That night, James got home late and decided to sleep downstairs so we could *try* and sleep. Psh. Yeah right. Every toss, every turn, every shift, every breath - I checked on her. I swear I must've slept with one eye open the entire rest of the night.

Pure exhaustion all day Saturday.

Luckily James was home by her bedtime Sat. night...and I just HOPED that we wouldn't have a repeat of the night before.

Well - it wasn't a was worse! We were up with her, taking turns, about every hour. We HAD to put her on the nebulizer about every 2 hours... she was coughing sooooo much... such a difficult time breathing. This has to be traumatic for a child. It is for us!

Anyway...long story...well, loooong. But I am just so sad that she has to deal with this. It breaks my heart when she looks up at me with those glassy, sad eyes and says "mamma, I don't like being sick!" Ugh. So I tell her to just keep telling herself to get better... so she gently pats her chest/tummy and says "get better body, get better body",'s the cutest thing.

At least she's at the age now, where she fully understands the nebulizer & medicine it gives her. She sees that it helps her breathe. It's her lifeline. I honestly don't know how we'd get by without it!!! Which scares me to think how much we depend on it in times like this...only when she has a bad cold.

So I've been researching a lot... I already knew that children who get RSV as babies/young toddlers, have a greater chance of developing asthma, but this really sums it up:
"Respiratory syncytial virus (RSV) is a virus that causes respiratory infections in adults and children. RSV can cause wheezing, particularly in children under 2 years of age, which can lead to hospitalization and even death in rare cases. This increase in airway sensitivity sometimes lingers long after the infection has been cleared. In a study that followed 1,300 children from birth, children with severe RSV infection were more likely to have asthma symptoms until 6 years of age. There seems to be a correlation between severity of infection, history of allergies in the child or parent, and the chance of having airway sensitivity that mimics asthma."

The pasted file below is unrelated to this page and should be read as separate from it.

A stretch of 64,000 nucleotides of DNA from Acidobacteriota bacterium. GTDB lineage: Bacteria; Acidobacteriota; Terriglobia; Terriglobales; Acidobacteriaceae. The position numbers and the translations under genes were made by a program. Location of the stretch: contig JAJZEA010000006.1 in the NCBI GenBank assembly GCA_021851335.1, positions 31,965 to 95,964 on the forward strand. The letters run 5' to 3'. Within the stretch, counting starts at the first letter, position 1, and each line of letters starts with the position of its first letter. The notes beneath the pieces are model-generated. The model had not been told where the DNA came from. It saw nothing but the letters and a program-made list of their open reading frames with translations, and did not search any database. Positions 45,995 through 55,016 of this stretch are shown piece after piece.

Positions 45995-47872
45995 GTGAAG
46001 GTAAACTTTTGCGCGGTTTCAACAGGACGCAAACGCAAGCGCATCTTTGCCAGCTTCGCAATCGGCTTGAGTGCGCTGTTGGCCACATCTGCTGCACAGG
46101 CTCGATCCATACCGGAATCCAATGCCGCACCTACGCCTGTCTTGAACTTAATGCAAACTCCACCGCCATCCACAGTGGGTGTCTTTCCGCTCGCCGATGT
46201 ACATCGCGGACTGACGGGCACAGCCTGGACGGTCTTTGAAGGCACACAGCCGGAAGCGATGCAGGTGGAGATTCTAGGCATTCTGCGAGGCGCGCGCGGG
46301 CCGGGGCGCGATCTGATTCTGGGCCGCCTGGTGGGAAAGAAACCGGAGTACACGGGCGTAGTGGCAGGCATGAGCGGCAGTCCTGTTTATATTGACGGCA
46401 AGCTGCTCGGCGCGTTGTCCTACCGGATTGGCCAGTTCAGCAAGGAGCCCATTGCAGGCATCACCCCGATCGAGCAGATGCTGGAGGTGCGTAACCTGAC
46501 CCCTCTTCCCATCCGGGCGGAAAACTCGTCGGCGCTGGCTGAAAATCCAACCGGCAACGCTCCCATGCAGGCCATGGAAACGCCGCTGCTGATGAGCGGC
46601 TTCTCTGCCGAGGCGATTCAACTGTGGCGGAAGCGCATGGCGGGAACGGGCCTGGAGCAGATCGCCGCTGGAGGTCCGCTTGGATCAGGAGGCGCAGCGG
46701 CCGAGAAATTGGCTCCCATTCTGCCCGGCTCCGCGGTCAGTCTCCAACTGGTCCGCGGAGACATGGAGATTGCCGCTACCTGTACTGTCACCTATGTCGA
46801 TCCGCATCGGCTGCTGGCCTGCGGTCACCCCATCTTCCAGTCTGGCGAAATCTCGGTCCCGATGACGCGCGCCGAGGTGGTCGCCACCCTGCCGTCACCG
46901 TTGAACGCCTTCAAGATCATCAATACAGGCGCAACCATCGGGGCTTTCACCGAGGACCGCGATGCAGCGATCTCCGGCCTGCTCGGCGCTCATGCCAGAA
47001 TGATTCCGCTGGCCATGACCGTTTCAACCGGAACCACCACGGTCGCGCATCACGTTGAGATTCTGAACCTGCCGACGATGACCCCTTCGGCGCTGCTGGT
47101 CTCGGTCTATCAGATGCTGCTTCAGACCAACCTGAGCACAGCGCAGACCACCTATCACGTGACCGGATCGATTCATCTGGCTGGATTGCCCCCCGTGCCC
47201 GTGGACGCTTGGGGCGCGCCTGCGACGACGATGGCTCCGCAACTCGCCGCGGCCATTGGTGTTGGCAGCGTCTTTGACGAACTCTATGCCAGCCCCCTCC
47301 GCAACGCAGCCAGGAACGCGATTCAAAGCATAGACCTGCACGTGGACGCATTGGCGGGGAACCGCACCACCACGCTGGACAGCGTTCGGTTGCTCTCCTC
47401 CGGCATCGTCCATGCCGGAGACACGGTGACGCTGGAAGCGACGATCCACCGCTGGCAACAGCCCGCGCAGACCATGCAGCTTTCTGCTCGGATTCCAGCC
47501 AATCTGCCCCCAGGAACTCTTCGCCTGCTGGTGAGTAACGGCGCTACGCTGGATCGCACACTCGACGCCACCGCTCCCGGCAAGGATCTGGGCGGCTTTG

I also just read about "bronchoconstriction" - which appears to be exactly what happens to K:
"The bronchioles or tubes that air flows into and out of the lungs are surrounded by a type of muscle called smooth muscle. In asthmatics, these muscles often squeeze tighter in reaction to certain triggers and the inflammation associated with worsening asthma. As the bronchioles narrow, blocking airflow and making it harder to breathe, you may develop other symptoms such as coughing, wheezing, and shortness of breath."
But then I just read about a 'preventative' type of drug called "Palivizumab" - which I may bring up to her pediatrician next time around, to see if that's a good/safe option or not.

Every moment that K is healthy & sleeps calmly/quietly through the night - I am beyond grateful & don't take any instance for granted. All we can do is HOPE that her lungs get stronger year after year... and that she doesn't have to worry about asthma for the rest of her life.


  1. This post scared me! I felt for you as you were rushing to put together the crazy breathing contraption and so glad you kept your cool and did it! So sorry for the little bug, but I'm glad you ALL powered through that rough night. Hang in there Kapri (and Mama!)

    1. ugh, tell me about it....super scary!! hopefully you don't have to go through this with Miles in the future - it is awful.